Granted, The Force Awakens had a far more difficult road to travel being the first new Star Wars film in ten years and the first to feature the original cast in over thirty. But the script they ran with trivializes what the characters learned and how they developed through the Original Trilogy. Han Solo’s whole character arc (as Jeff discusses brilliantly here) in A New Hope specifically and the Original Trilogy in general was to transform from being a selfish smuggler to a man who’s ready to commit to a cause, to friends, and – most importantly – to Leia. In The Force Awakens, Han’s run away from everything he became (and we can’t say it was because of pain over losing Ben…the Disney Canon clearly establishes him as a absent husband and negligent father before that). Luke too has apparently neglected his duties. The literal final instruction Yoda gives him is to pass on what he’s learned. Instead Luke finally becomes a Jedi…and does nothing for thirty years (and we can’t argue we just don’t know what he did yet because of the little the Disney Canon’s told us about Luke, Bloodline makes it clear he has yet to rebuild the Jedi Order six years before The Force Awakens). Again, they undo everything powerful about his character’s journey.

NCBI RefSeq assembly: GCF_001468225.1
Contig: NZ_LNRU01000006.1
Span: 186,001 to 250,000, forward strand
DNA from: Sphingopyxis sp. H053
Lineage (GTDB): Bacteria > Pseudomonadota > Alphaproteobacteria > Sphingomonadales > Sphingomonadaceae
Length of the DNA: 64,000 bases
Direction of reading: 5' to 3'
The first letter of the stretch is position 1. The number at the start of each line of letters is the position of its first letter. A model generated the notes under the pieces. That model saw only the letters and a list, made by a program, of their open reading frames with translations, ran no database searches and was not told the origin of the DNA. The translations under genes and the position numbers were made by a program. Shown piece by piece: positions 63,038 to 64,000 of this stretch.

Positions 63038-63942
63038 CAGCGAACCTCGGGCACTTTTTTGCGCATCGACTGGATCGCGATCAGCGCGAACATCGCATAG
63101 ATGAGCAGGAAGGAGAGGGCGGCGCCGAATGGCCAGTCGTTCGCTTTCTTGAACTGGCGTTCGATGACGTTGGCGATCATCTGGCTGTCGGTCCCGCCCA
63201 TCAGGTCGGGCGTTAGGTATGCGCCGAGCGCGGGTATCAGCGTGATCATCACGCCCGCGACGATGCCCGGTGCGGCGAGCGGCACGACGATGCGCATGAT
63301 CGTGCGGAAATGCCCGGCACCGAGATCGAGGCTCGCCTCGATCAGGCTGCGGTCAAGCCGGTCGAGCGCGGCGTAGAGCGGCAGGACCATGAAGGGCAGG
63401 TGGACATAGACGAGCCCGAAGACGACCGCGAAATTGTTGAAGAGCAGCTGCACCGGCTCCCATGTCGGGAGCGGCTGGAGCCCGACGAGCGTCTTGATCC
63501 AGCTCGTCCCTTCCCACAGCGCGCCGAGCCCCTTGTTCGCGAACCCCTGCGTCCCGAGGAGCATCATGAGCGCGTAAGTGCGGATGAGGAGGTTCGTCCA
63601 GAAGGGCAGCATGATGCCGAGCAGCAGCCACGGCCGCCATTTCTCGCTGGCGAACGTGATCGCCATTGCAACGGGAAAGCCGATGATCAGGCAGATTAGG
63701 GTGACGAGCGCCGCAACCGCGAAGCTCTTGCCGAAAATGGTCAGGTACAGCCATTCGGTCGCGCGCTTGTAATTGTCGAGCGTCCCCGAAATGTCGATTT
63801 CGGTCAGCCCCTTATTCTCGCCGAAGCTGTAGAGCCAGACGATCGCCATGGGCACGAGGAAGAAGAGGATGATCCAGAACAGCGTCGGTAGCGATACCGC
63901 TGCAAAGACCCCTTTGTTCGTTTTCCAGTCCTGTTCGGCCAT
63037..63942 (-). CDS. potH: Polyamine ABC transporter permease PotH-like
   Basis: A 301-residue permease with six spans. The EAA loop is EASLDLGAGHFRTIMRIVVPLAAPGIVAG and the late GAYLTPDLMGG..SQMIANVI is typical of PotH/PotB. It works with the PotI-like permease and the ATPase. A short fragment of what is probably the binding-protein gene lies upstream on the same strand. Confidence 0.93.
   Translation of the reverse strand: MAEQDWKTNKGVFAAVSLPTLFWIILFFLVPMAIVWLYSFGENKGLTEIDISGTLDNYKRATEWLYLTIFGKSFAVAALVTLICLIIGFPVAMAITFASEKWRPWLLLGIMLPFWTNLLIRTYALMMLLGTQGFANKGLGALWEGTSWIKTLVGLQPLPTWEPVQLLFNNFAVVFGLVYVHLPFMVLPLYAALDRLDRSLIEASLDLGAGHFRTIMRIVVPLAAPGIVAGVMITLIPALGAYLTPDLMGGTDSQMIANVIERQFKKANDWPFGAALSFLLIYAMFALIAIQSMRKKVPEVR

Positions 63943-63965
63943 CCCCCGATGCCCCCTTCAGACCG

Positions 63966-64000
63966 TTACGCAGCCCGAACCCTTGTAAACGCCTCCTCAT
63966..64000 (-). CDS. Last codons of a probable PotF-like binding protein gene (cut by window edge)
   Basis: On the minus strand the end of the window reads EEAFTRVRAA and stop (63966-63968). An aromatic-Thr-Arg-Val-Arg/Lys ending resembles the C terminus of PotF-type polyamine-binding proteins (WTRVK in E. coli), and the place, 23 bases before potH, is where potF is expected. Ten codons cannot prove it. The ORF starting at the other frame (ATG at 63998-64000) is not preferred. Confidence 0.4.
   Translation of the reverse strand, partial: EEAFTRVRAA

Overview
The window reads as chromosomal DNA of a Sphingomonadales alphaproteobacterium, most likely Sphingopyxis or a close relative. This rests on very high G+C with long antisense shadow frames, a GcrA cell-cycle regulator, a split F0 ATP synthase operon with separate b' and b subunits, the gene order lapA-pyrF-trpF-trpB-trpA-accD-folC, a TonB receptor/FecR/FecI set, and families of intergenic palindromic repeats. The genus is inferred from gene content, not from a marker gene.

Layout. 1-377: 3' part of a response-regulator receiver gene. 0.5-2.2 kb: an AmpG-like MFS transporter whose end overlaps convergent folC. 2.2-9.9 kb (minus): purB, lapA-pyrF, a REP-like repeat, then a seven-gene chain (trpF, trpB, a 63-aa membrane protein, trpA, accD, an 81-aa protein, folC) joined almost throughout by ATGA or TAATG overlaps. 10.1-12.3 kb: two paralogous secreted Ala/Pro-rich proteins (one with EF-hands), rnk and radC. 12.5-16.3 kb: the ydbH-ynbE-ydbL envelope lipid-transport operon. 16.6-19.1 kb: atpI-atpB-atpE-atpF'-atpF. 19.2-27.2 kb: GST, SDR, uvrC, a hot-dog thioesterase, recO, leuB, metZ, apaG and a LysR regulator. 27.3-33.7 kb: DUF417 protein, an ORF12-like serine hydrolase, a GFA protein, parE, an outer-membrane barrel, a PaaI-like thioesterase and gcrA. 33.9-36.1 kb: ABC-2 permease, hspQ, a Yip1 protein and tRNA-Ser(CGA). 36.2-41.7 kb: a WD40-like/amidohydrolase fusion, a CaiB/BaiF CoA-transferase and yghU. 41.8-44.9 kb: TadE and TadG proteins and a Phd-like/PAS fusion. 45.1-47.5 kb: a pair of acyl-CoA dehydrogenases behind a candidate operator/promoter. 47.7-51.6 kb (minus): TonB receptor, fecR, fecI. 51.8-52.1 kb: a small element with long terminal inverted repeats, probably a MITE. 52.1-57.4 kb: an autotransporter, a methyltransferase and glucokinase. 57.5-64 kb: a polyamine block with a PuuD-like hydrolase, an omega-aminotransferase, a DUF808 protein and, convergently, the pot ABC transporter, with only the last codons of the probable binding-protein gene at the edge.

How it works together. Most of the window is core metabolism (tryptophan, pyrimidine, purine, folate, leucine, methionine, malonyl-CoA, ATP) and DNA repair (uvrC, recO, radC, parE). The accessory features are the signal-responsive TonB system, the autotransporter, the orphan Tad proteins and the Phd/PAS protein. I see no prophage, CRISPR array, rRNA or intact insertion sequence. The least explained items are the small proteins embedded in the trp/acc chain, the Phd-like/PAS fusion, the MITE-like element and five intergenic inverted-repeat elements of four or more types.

Rogue One didn’t have the pressure of being the first Star Wars film in a decade nor did it have the pressure of having to handle the legacy of Han, Chewie, Leia, Threepio…and Luke and Artoo for the 45 seconds they were relevant. BUT it did have the very difficult task of giving us a Star Wars film focused exclusively on new characters. Unless you’d read James Luceno’s exceptional novel Catalyst (here’s Andrew’s review on why you should read it!), you went into the films never having seen Jyn Erso or her father Galen before. You’d never seen Commander Krennic, his lust for power, or the tension between he and Tarkin. But Gareth Edwards made us care about all of these people. He made us revel in their success and fear for their setbacks. It wasn’t just an exciting film but an emotionally complex and engaging one as well.
Gareth Edwards also needs to be given great credit for making such a tense, exciting story when we all already knew the Rebel Alliance gets the Death Star plans. Take a second to appreciate that. He didn’t have decades of untold tales and/or characters to explore like we get in the Prequels and The Clone Wars. No, he had days of untold story before A New Hope. And it works!!